Noss a Senhor a de Fátima Chapel, Idanha-a-Nova (Portugal)

 

Noss a Senhor a de Fátima Chapel, Idanha-a-Nova (Portugal)

Two slopes and nothing more. That's how one could sum up this chapel dedicated to Our Lady of Fátima in the north of Portugal.

 

 

 

 

 

Architects: Plano Humano Arquitectos: Pedro Ferreira and Helena Lucas Vieira, Contractor: CZC Coberturas de zinco e cobre
Client: Corpo Nacional de Escutas - Escutismo Católico Português

Technique: VMZINC® Standing Seam, Surface aspect: ANTHRA-ZINC®

 

Built for a jamboree bringing together 22,000 members of the Portuguese scout movement, it culminates on a high point of the site, enabling a panoramic view of the surrounding countryside to be enjoyed. Its lightweight and rudimentary appearance evokes camps and outdoor nomadic life, as experienced by young scouts inspired by Baden-Powell.

 

 

With its gable roof, the chapel seems like a tent with its doors permanently open. An expression of the wish to be welcoming, trengthened by the design of the roof, the ridge of which protrudes towards visitors to shelter and protect them. When small numbers of scouts come here, they take up position under the roof that can host up to 70 people. For larger gatherings, the chapel turns into an altar. In these cases, the congregation sits on benches in the exterior space, leaving the celebrant facing the landscape. The Plano Humano architecture firm, in charge of the project, based its design on several symbolic elements. Each slope of the roof has twelve rafters, echoing the number of Christ's apostles. The detachment from the ground of the two box gutters creates an impression combining lightness and spirituality.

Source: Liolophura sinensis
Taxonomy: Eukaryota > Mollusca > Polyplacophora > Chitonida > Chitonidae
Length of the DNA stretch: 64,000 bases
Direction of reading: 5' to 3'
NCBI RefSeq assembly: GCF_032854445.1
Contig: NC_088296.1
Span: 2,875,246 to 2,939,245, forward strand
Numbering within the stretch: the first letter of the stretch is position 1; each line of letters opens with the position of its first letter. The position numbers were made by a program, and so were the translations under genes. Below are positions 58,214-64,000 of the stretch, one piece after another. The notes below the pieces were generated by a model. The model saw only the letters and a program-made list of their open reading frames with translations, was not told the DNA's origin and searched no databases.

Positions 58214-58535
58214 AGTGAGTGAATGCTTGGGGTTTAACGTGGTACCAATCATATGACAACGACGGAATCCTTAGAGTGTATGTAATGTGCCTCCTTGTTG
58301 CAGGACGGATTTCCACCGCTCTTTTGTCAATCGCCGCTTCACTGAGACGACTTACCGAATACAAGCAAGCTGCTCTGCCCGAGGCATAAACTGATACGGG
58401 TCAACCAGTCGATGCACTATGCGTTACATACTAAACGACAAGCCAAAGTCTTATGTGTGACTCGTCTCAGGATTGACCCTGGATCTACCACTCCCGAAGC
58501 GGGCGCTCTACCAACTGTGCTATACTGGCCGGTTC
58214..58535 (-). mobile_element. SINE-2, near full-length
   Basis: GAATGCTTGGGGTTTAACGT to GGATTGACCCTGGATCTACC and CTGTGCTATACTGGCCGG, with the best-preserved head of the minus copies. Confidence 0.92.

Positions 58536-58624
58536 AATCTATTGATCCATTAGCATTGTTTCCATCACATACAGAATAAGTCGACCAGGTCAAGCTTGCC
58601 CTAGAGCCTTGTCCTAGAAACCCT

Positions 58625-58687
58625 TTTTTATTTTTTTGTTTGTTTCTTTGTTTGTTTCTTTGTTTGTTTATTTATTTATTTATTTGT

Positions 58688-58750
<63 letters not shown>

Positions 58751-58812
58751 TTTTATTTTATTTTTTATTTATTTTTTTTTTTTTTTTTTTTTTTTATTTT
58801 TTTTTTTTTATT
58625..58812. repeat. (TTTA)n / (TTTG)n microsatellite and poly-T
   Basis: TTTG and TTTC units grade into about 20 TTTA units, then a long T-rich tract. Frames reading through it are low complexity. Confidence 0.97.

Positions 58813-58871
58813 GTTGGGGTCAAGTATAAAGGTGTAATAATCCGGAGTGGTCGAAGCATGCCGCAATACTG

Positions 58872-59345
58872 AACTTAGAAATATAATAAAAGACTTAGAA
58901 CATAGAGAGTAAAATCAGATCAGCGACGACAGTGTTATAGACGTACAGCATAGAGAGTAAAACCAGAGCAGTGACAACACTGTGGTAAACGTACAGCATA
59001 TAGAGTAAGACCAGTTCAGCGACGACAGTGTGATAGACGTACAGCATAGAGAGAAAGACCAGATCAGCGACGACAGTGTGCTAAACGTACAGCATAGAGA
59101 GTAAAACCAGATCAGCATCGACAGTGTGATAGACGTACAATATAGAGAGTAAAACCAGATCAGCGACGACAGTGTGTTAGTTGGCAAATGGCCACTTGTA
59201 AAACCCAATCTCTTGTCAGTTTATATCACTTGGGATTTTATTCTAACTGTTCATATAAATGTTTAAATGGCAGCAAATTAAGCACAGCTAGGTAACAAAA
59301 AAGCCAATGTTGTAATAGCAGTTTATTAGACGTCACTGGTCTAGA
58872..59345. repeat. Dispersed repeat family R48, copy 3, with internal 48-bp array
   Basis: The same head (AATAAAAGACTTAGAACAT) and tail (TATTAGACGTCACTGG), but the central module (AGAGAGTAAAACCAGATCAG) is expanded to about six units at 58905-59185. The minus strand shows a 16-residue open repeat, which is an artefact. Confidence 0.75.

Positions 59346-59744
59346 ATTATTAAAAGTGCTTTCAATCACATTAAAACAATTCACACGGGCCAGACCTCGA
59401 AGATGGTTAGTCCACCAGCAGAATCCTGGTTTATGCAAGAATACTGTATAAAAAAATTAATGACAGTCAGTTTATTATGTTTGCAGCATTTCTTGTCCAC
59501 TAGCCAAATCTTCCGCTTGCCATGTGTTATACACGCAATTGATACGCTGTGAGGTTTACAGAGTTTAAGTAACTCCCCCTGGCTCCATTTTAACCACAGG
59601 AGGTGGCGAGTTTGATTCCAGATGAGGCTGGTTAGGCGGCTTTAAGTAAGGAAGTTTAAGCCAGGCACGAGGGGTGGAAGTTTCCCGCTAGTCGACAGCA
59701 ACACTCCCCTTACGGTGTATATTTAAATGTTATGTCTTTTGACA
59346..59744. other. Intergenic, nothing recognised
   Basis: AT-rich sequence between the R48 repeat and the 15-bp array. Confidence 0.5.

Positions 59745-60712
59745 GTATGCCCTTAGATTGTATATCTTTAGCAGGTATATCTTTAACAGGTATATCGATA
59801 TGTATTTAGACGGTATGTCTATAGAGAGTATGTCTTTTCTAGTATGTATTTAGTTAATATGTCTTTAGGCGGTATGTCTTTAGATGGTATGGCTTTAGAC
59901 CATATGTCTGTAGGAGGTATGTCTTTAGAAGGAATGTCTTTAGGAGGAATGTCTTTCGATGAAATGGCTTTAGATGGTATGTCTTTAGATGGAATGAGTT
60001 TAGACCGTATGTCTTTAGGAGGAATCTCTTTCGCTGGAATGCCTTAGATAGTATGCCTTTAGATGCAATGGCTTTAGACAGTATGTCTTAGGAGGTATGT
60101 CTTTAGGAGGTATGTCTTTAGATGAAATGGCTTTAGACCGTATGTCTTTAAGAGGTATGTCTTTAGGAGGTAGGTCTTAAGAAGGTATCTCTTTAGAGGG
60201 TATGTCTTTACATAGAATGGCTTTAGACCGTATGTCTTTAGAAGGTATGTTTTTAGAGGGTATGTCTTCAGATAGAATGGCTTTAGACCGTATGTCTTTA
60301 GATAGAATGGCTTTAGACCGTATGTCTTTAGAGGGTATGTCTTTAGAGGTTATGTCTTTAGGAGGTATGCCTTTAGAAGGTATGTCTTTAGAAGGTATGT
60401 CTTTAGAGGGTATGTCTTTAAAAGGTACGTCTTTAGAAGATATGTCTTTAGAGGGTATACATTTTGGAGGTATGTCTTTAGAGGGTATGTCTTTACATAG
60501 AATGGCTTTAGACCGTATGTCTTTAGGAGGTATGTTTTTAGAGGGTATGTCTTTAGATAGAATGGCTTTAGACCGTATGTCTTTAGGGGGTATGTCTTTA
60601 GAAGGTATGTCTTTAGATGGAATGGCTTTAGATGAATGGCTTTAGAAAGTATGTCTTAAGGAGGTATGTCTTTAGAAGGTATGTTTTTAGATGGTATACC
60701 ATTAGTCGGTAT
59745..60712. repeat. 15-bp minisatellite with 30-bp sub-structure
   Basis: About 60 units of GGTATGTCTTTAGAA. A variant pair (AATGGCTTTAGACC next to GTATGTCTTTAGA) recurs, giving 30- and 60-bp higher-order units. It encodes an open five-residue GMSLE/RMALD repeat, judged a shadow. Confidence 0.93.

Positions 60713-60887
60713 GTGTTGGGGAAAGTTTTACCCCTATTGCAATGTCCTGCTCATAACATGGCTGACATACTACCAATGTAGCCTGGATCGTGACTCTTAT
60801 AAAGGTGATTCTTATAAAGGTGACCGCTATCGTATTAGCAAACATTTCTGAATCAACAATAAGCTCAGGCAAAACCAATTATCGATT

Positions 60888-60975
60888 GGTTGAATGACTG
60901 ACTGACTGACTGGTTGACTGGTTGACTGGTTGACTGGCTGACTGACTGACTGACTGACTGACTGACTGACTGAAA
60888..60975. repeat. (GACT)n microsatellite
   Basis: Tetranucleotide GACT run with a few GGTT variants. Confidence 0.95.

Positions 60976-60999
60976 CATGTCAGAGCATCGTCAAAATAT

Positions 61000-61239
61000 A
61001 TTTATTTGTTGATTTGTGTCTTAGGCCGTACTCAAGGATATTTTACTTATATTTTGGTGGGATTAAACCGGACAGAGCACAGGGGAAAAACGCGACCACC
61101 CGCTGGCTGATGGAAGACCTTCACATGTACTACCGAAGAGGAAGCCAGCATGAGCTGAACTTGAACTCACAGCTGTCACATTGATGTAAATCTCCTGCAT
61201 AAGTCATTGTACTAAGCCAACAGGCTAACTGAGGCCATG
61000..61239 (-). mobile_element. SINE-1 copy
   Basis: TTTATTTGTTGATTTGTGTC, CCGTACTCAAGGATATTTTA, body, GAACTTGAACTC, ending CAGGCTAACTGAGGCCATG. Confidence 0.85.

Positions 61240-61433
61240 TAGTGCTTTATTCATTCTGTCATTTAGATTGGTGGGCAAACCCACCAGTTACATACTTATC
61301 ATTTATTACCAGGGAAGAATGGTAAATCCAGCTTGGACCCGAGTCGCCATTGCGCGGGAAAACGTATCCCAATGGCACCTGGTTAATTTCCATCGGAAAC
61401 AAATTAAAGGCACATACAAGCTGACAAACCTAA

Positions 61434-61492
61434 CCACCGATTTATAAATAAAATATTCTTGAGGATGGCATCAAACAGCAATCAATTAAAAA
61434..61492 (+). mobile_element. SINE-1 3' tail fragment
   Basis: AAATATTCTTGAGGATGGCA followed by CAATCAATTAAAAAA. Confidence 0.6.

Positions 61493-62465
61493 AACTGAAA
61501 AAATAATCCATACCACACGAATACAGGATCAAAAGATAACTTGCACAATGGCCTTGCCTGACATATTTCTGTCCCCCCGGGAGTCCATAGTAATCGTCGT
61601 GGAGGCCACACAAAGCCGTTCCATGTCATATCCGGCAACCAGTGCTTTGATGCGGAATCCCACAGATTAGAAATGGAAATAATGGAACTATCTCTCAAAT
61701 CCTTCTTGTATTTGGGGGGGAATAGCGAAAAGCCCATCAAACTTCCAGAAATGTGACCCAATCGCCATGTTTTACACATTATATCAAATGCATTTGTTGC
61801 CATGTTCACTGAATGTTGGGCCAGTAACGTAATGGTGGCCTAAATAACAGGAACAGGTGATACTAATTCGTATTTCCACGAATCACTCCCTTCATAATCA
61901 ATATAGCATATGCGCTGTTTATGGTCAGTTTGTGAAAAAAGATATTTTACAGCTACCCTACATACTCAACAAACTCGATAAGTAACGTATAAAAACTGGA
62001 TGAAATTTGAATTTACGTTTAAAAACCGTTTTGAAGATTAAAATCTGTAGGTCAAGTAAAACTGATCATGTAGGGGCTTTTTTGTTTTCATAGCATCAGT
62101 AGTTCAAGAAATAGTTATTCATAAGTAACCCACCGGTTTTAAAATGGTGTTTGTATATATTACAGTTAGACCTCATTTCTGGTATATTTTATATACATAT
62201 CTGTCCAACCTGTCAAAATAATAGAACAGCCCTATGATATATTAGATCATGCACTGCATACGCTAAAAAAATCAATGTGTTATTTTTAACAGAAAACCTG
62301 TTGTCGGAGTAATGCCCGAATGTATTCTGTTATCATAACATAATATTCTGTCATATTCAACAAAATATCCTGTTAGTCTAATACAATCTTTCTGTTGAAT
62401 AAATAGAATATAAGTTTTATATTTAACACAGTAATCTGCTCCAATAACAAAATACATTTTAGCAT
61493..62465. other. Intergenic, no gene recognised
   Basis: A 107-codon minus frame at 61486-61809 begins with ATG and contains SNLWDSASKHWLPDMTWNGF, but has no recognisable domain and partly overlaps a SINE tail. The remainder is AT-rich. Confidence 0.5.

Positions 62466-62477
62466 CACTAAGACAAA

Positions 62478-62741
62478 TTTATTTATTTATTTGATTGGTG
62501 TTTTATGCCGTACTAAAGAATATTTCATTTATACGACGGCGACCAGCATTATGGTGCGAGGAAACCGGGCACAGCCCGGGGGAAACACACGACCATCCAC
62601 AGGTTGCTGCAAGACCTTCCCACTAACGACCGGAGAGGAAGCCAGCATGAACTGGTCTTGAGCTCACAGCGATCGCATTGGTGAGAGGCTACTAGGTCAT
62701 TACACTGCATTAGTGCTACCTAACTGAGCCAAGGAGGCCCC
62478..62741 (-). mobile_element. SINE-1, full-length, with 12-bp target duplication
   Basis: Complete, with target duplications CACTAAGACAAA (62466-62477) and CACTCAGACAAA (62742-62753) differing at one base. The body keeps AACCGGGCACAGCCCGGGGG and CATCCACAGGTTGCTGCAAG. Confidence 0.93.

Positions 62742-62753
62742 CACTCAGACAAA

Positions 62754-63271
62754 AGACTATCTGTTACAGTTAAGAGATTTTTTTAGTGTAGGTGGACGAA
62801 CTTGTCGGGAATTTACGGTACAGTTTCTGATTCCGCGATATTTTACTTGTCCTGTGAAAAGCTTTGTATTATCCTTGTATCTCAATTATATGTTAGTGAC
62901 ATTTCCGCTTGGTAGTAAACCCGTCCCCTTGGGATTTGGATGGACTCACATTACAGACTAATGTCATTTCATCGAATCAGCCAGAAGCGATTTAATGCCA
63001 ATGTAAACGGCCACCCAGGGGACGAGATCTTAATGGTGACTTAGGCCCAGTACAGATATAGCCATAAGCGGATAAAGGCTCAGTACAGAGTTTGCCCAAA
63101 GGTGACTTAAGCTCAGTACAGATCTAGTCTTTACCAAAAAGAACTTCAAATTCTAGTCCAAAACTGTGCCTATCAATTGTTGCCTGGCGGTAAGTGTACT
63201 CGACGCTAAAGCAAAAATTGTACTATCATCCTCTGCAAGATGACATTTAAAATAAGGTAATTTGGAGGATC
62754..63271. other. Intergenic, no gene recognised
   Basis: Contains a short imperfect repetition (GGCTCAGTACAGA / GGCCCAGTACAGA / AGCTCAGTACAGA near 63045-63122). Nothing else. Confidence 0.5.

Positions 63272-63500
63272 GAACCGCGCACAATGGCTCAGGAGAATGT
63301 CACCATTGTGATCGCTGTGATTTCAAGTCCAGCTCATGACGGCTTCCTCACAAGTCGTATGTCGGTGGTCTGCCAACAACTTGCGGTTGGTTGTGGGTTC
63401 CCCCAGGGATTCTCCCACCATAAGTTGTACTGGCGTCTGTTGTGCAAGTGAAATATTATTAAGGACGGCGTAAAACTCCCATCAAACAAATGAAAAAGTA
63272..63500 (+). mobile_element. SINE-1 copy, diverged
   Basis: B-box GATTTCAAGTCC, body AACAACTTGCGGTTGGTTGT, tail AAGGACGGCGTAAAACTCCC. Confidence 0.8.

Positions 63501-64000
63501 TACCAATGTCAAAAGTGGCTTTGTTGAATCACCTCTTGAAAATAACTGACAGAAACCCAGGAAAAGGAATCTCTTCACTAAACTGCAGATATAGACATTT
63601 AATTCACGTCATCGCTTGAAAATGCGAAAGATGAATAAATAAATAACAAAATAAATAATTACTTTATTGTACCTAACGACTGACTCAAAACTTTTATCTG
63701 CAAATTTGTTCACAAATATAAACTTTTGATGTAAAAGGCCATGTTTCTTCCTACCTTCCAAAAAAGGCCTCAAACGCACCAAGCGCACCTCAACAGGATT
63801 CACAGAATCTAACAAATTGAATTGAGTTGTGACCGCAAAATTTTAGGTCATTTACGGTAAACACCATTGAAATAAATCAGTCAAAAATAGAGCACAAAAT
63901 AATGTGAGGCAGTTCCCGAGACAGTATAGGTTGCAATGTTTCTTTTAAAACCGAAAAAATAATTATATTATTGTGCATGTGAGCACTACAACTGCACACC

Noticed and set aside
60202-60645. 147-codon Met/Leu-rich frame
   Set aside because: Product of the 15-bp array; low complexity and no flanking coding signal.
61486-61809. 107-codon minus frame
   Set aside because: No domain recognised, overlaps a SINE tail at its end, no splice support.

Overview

Wood, the basic material used in scouts' constructions, was an obvious choice for the structure, which is enhanced by zinc, a material that is both flexible and durable. The ar chitects chose ANTHRA-ZINC®, which creates a strong contrast with the interior of the building. At nightfall, the black surfaces vanish and melt into the darkness.  Projectors are intentionally located in the structure, concentrating the lighting on the under-sides of the roof, avoiding any light pollution for those who wish to gaze up at the stars. With this minimalist project, the architects at Plano Humano demonstrate how richness and subtlety can settle in apparently modest constructions.